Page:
Weyco Banks on Diversity

NEW YORK — Weyco Group Inc. is looking far beyond men’s dress shoes.

With the acquisition last month of Bogs parent firm The Combs Co., and last year’s purchase of the children’s brand Umi, the Milwaukee-based company is making a major push to broaden its product offering.

“Dress shoes are an important part of our business, and we continue to develop that part, but the reality is the dress shoe market is shrinking,” said John Florsheim, president and COO of Weyco, which manufactures the Florsheim, Stacy Adams and Nunn Bush men’s lines. “As a company, we need to evolve and develop footwear that today’s consumer is wearing.”

Florsheim said the addition of boot maker Bogs fits well with this strategy, as it allows the firm to move into new categories and capture broader distribution within key retail channels such as outdoor. “It’s important to add brands that have a more casual orientation and that are multi-gender,” he said. “Bogs is a fast-growing brand with a diverse following that will bring a lot of energy to our company.”

The Combs team will continue to lead design and product development for Bogs, while Weyco will take over the operations side of the business. Known for its waterproof, breathable boots for adults and kids, Bogs has strong roots in the performance-outdoor, work and hunting markets, but it also has been expanding with more lifestyle-driven product. “We’re in a wide variety of categories now, and there are many more that [would make sense for us],” said Bill Combs, president of Bogs.

Sam Poser, an analyst for Sterne Agee, said Bogs offers good long-term growth potential for Weyco, as it is a classic brand “that has legs beyond the trends occurring right now.”

The children’s category is another growing area for Weyco. The company has had a small offering of boys’ shoes under Stacy Adams for some time, but it stepped into kids’ in a serious way when it acquired Umi last April. Under Weyco, Umi has made significant strides in the past year, including revamping its in-store branding, broadening its retail distribution and rolling out a baby collection and expanded waterproof shoe offering.

For spring ’12, the brand will debut Umi Sport, a line of machine-washable sneakers. “[Partnering with Weyco] has been a great fit and very positive for the long-term growth of the brand,” said Mark Kohlenberg, founder and president of Umi. “[We now have] the benefit of a large company with a strong balance sheet.”

Florsheim said he expects the kids’ brand, which had $1.2 million in sales last year, to become an important part of Weyco’s business over time. What’s more, the company sees even greater potential in the children’s market. For instance, Bogs has a strong and growing kids’ business, and — with Kohlenberg’s help — Weyco plans to explore other opportunities in that category under its existing brands. First up could be Florsheim boys’ shoes.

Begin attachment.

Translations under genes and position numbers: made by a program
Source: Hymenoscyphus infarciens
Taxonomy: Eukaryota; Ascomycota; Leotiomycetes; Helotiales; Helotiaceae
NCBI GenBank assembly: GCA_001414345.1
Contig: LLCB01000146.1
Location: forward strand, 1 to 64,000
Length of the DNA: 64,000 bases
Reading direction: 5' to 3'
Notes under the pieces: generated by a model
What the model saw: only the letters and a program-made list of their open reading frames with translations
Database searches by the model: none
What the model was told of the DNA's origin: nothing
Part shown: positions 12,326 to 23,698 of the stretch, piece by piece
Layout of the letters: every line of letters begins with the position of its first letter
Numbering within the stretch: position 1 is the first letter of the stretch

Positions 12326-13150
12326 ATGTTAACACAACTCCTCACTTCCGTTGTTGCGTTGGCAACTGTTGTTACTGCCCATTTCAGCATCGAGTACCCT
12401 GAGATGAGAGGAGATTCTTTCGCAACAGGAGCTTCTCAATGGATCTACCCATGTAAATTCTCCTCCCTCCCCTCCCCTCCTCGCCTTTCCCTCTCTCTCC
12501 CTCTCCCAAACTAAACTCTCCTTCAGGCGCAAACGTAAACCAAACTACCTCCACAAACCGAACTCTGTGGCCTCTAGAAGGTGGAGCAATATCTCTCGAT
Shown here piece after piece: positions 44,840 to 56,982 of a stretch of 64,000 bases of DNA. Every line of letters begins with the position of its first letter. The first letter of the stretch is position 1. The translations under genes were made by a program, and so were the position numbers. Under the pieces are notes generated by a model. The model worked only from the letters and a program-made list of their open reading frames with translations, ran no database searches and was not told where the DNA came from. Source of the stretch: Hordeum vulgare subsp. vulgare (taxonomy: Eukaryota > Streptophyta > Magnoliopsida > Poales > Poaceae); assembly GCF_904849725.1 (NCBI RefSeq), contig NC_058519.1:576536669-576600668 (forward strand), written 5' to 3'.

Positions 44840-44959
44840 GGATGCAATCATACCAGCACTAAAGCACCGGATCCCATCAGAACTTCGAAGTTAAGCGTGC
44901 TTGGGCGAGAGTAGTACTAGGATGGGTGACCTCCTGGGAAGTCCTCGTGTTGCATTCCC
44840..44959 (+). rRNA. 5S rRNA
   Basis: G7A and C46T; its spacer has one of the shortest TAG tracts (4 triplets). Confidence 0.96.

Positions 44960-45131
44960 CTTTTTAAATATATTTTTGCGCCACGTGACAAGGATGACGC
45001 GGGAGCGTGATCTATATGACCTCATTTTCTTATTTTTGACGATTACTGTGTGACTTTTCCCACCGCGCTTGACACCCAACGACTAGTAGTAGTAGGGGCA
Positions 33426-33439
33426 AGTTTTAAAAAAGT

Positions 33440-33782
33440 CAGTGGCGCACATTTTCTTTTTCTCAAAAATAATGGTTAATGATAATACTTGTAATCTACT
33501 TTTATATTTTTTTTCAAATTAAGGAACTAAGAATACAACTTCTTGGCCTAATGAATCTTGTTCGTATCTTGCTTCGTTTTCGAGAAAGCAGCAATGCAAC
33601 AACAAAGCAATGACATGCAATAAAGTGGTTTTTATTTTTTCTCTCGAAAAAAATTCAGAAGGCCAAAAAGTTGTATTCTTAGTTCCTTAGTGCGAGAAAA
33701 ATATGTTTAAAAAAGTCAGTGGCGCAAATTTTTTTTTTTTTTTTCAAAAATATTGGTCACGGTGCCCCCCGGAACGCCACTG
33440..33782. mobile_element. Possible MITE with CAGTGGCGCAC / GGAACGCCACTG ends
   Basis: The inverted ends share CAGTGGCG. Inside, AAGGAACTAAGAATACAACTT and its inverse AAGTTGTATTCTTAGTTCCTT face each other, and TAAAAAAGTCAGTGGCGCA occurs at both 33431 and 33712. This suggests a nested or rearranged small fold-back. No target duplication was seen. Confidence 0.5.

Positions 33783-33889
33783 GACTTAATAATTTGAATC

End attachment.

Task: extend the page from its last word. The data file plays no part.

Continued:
While it cultivates the new brands, Weyco continues to build its existing businesses. The company’s 135-year-old Stacy Adams label is showing the strongest growth, with sales up nearly 10 percent in 2010.

Helping to drive that growth is a focus on more casual options. This past fall, the brand introduced Brockton Originals, a higher-end, vintage-inspired collection featuring modern takes on two of its most enduring dress styles: the Madison and the Dayton. Retailing from $150 to $190, the assortment includes brogues, spectators and spat boots, done in more casual materials to pair with denim.

“The idea is to reach down to a different customer, a younger customer,” Florsheim said, noting that Weyco has already sold its initial inventory for the line, which is being carried by select independents including Hanig’s in Chicago and In God We Trust in New York.

Weyco also is taking its Nunn Bush brand in a more casual direction. Following last year’s launch of its All-Terrain Comfort line of moderately priced rugged casuals, the brand introduced another extension for fall ’11: Nunn Bush Kore, targeted to department stores, specialty comfort retailers and footwear chains. According to Florsheim, Kore builds on the brand’s heritage in the walking shoe category with a series of biomechanically designed styles, priced at $85, that feature lightweight, dual-density contoured soles.

Weyco’s flagship Florsheim brand, meanwhile, continues to get a big boost from its collaboration with menswear label Duckie Brown. Now in its fourth season at retail, the partnership has brought “new energy and freshness” to the brand, Florsheim said. “It’s allowed us to get into a level of distribution we wouldn’t normally be in, as well as attract a much bigger customer following.”

For fall, Duckie Brown designers Steven Cox and Daniel Silver have added socks to the offering, and the pair is testing the waters in the women’s market with two new styles — a brogue and saddle shoe — both available in an array of colors. “We’re really just experimenting with the idea right now,” Florsheim said of the move. “We’re trying to figure out how to do it and whether we can add value in that market.”

Poser said Weyco’s recent efforts to branch out beyond its core business make a lot of sense. “They’ve always been a very methodical company, and the success of the Duckie Brown [collab] has given them more confidence that they can step out of what was once their comfort zone and be slightly more aggressive.”

On the retail side, Florsheim continues to expand its footprint internationally. The brand last year opened shop-in-shops in two Sogo department store locations in Shanghai, as well as a standalone store in Johannesburg. Next month, it will debut a flagship in Sydney’s Westfield shopping center. In addition, Florsheim just extended the lease on its New York pop-up shop, which launched last September. “We see a lot of growth potential in the retail side of the business,” said Florsheim.

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